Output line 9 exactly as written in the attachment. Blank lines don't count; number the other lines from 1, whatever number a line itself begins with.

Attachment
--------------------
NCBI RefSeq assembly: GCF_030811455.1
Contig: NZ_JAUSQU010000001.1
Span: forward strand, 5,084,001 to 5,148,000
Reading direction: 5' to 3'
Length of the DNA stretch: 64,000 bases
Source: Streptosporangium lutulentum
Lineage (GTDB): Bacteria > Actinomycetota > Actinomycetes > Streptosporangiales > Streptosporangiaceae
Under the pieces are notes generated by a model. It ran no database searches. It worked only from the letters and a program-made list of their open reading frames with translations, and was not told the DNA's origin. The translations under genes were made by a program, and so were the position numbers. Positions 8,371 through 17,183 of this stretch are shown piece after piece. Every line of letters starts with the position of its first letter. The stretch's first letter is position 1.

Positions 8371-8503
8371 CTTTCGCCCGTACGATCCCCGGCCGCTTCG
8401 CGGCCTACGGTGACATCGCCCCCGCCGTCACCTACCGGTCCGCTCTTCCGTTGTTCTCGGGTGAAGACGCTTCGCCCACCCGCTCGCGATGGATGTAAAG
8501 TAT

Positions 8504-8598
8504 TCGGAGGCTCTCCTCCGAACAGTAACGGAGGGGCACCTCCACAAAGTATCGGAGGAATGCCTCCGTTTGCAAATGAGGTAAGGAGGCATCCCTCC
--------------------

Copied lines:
Positions 8371-8503